NP3 Pedagogy

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ICT outside school ICT in school Pedagogy Recommendations

We would like to thank all the teachers, other school staff, children and parents who made this research possible.

In reading this research it is important to remember that the data analysis is based on the data that we collected, which inevitably is partial and reflects practice at the time. This may well have changed over the intervening period.

The Innovative Pedagogy Framework (IPF) is explained in Section 4 of the Meta-analysis report.

This framework provides a tool for teachers who wish to reflect on their pedagogy. This is relevant when considering ICT use in school as the NP3 Project findings suggested that in addition to the curriculum and accountability systems, teachers’ own ideas about teaching and learning had an impact on how ICT was used in schools, individual classes, and different subject areas.

The following comparison of two schools, one in England and the other in Scotland may help clarify how the IPF may be used to help clarify the pedagogical stance within a school. Section 11 of the Meta-analysis report provides further examples of how the IPF can be used, with two examples that compare the pedagogical models of teachers within the same school.

Fairfield community school

Fairfield community primary school was in a prosperous village in Central England. Ofsted judged the school to be ‘Good’ in both 2011 and 2016. The head explained that the school’s popularity was related to their high standards. The focus was on the whole child and not just academic success. The head noted the importance of the local community and spoke about the children going on visits at least once per term (e.g. to the railway station and local Church) and also about members of the community visiting the school (e.g. the local vicar). These visits were to engage and interest the children. This focus on extrinsic motivation aligned with the Traditional model in The Innovative Pedagogy Framework.

NP3 Vignette 11-1-1.jpg

The head teacher described Fairfield’s pedagogical approach as ‘quite formal’. The pupils tended to do the maths and the English lessons in the morning ‘for concentration purposes’ and then focus on topic work in the afternoons. A ‘good lesson’ was judged to be one that was ‘pacey’ and ‘not dull’. Furthermore, the lessons tended to begin with the learning objective being written on the board, ‘input’ from the teachers, some opportunities for children to discuss and also to work individually. This approach ties in with the Traditional model in The Innovative Pedagogy Framework.

Despite the fact that all classes were equipped with IWBs, the prevailing pedagogical stance meant that this, and other forms of ICT tended to be used to support the existing curriculum and approaches to learning and teaching. In one observed lesson the IWB was used to model writing an acrostic poem before children wrote their own individual ones. In another class, the IWB was used to display an image of a Stone Age necklace which the children then made using clay.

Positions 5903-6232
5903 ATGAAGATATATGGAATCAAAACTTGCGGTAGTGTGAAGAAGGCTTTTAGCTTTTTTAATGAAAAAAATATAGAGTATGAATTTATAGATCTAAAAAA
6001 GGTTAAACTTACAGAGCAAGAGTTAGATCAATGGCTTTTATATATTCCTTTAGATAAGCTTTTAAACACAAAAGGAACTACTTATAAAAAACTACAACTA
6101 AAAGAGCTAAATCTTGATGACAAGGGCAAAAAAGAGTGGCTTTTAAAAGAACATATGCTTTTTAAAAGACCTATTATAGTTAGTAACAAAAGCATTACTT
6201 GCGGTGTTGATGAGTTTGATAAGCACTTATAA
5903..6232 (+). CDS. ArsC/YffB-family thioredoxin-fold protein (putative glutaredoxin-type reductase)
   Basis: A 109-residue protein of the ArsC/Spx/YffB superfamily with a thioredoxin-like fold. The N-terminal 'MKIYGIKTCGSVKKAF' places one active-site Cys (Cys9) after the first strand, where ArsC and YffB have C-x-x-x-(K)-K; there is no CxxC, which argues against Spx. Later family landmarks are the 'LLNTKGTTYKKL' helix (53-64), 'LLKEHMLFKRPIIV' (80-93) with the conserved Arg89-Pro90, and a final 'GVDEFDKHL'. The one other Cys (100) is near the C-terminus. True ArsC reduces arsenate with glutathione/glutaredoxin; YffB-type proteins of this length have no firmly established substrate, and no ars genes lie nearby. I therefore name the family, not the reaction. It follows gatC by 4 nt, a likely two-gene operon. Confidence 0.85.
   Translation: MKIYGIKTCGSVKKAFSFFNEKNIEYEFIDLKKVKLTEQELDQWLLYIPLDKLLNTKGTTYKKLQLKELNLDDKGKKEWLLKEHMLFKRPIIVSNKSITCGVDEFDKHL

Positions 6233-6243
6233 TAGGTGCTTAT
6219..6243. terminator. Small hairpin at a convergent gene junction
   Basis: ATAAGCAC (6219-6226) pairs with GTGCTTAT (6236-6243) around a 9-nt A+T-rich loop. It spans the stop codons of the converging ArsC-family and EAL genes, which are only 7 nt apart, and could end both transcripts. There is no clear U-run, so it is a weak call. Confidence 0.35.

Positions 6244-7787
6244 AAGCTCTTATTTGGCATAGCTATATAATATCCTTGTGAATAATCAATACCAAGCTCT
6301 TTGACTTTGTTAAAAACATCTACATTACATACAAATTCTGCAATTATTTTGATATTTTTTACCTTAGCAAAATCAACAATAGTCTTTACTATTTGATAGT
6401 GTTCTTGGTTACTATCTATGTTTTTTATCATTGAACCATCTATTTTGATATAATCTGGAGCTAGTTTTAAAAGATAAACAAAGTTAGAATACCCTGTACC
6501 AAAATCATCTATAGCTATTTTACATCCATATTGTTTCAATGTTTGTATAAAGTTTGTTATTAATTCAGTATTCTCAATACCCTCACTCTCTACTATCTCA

(See Section 11.1 of the Meta-analysis report for a more detailed description of Fairfield)

Byrne Primary school

Byrne Primary is situated in one of the most deprived areas of the rural highlands of Scotland. The head stated that ICT was at the heart of the school vision to extend the children’s horizons and to develop “skills, independence of thought and resilience to succeed and contribute to society”. The head teacher positioned himself as a learner and regularly dropped into lessons to talk with the children (often about their use of ICT).

An ethos of trust pervaded the school and children were allowed to move freely around the school building (except the nursery) during breaks and were observed freely entering the staffroom and chatting with teachers.

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Despite not yet having sufficient Chromebooks for every child to have their own, children were allowed to make use of resources (including Chromebooks) without always asking permission and were often allowed to choose whether to work collaboratively or not.

Whilst there was insufficient evidence to confidently map the practices in Byrne Primary to The Innovative Pedagogy Framework (IPF), it seemed clear that it sat somewhere between the Constructivist and Innovative models in terms of ethos and the practices in the three lessons that were observed. Pupil agency (at least in the sense of being expected to make decisions about how to carry out tasks set by the teacher) and collaboration appeared to be pervasive elements of practice in Byrne Primary. There appeared to be a level of mutuality, at least in relation to ICT competence (and local history for one of the teachers, Ms Campbell). More generally mutuality, and being co-participants in a learning community seemed to be reflected in the trust and freedom of movement around the school that pupils enjoyed. This seemed to fit the Innovative model within the IPF.

(See Section 11.1 of the Meta-analysis report for a more detailed description of Byrne Primary)

ICT outside school ICT in school Pedagogy Recommendations
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